When John and his wife bought their Hollywood home it came with a big Seagrape tree. A massive Seagrape tree that splits into four big trunks.

John Schmidt: “It’s a beautiful tree, it’s a gorgeous tree, except…”

Except over the past 50 years, the tree has grown too large for John’s yard.

John Schmidt: “It’s risky and it’s too big for the area that it has grown into.”

The roots from the Seagrape have already buckled the sidewalk in front of his home. John and the City of Hollywood split the cost of the new sidewalk. Now the roots are going the other way and rising up under John’s house.

John Schmidt: “And this thing is working its way over here. And its cracked this concrete wall here where the planter box is. And it’s working its way into the base of the house.”

Even more dangerous, the tree can’t be cut back anymore. The branches hang over his house. And when the wind blows, the four tree trunks start moving.

John Schmidt: “And those trunks just move five to six inches in the wind and they just creak and crack. Meaning that the tree could come down in a hurricane.”

John talked to an arborist who told him in his opinion the tree was a danger to his house.

John Schmidt: “My arborist said he would recommend taking the tree down.”

John is willing to pay the $2,200 to cut the tree down and a $1,000 or so to replace it with four palm trees as the city would require. So he asked Hollywood for a permit and their arborist reviewed it, then he waited.

John Schmidt: “Finally I called back up again, couldn’t talk to the arborist. But the person at the desk said the arborist said the tree can’t come down.”

John says forget the experts, just use common sense.

John Schmidt: “If common sense looks at it, and you say the tree is too big for the yard that it’s in, and the proximity to the house and it’s too close, then the tree needs to come down.”

And John is convinced, if the city won’t let him take the tree down quietly the next hurricane will do it.

John Schmidt: “If this tree comes over, those 18 inch branches are going to come into my house. They are going to take the house down.”

Well Howard, John’s arborist says ‘Yes, the tree should come down,’ the city’s arborist says, ‘No, it should not.’ What can a homeowner do?

Howard Finkelstein: “First of all, get your arborist to write a report giving their professional opinion why tree is damaged and according to the city’s rules, why it can and should be removed. If the city refuses to accept that, you can appeal it to the department of planning and development services, and if they don’t let you take it down, take them to court and let a judge decide.”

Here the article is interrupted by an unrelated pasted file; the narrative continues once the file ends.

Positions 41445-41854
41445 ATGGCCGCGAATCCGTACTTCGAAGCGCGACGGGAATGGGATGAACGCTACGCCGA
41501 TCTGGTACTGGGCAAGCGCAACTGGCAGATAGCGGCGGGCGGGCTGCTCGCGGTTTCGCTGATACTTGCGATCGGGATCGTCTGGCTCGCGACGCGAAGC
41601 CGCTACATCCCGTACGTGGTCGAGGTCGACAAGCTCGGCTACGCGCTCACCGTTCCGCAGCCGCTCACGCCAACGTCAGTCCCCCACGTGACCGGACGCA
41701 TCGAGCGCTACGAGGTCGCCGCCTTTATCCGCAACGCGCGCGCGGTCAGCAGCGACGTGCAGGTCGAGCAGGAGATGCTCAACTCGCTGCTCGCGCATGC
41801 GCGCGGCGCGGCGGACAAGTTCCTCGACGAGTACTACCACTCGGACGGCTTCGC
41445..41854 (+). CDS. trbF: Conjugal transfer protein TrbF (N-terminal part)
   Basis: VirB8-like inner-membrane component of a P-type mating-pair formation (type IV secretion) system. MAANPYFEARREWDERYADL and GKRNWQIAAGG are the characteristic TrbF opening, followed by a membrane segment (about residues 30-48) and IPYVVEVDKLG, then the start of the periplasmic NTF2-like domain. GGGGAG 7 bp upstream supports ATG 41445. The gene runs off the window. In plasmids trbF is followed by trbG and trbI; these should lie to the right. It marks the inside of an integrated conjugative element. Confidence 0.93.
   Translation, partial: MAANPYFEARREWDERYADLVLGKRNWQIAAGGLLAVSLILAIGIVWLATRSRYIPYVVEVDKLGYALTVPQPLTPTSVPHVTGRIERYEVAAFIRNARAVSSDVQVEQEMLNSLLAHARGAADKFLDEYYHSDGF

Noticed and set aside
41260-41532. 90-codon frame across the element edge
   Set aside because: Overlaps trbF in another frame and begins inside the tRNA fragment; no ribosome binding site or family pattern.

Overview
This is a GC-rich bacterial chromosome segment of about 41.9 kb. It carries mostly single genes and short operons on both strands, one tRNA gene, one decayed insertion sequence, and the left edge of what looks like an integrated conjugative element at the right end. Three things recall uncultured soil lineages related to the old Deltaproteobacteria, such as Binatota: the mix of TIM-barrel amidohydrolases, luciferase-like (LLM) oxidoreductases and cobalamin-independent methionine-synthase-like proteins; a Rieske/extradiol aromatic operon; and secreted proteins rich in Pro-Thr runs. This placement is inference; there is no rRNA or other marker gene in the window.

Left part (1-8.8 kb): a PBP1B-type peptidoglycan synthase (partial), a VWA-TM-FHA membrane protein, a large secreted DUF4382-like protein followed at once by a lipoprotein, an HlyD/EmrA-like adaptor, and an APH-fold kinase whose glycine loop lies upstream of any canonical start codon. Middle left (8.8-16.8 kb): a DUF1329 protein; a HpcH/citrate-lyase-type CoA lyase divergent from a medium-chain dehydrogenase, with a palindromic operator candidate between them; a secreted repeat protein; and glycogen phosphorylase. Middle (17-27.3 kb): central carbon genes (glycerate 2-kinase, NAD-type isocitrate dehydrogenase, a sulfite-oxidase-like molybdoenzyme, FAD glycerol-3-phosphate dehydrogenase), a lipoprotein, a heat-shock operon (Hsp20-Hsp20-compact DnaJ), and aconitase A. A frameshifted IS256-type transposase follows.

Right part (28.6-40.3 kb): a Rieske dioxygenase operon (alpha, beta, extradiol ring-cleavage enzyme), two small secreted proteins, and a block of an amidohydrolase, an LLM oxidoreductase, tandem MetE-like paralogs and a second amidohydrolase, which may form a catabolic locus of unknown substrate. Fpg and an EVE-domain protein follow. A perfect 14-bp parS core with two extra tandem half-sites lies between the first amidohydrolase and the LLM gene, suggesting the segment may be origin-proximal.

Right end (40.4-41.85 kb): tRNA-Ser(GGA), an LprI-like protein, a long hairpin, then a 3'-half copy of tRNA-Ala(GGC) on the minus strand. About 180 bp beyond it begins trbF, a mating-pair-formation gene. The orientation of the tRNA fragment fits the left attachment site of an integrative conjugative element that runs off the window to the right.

I contacted the City of Hollywood, a spokesperson told me they try to save as many trees as possible, but if John hired a certified arborist who was convinced the tree needs to come down, they would reconsider his request.

John hired him and the arborist agreed that the Seagrape tree had several large decay columns, that there is significant damage around the tree, and there were structural defects.

The City of Hollywood got the report, then gave John the permit to remove the tree. It didn’t take the tree cutters long to remove the Seagrape tree. No one wanted to see it taken down, but John didn’t want to risk seeing it tumble over on top of his house.

And I am of the firm belief that without Channel 7 getting involved and Patrick getting involved. I would have never been allowed to get the tree down, ever.

Patrick Fraser: John is irritated that the city didn’t tell him a written report from his arborist might change their mind. We know about things like that cause we do this all the time, so if you hit a roadblock at a government agency, ask them if there is anything that you can do to convince them to change their minds. If that person says no, go speak to a supervisor. The city manager, the mayor, anyone you can find.

Got a problem that is uprooting your life? Want to see if a solution grows on you. Contact us. We don’t have a trunk full of solutions.

But we can branch out and embark on a path to find an answer. With this Help Me Howard, I’m Patrick Fraser, 7News.


E-mail: helpmeHoward@wsvn.com (please include your contact phone number when e-mailing)

Reporter: Patrick Fraser at pfraser@wsvn.com

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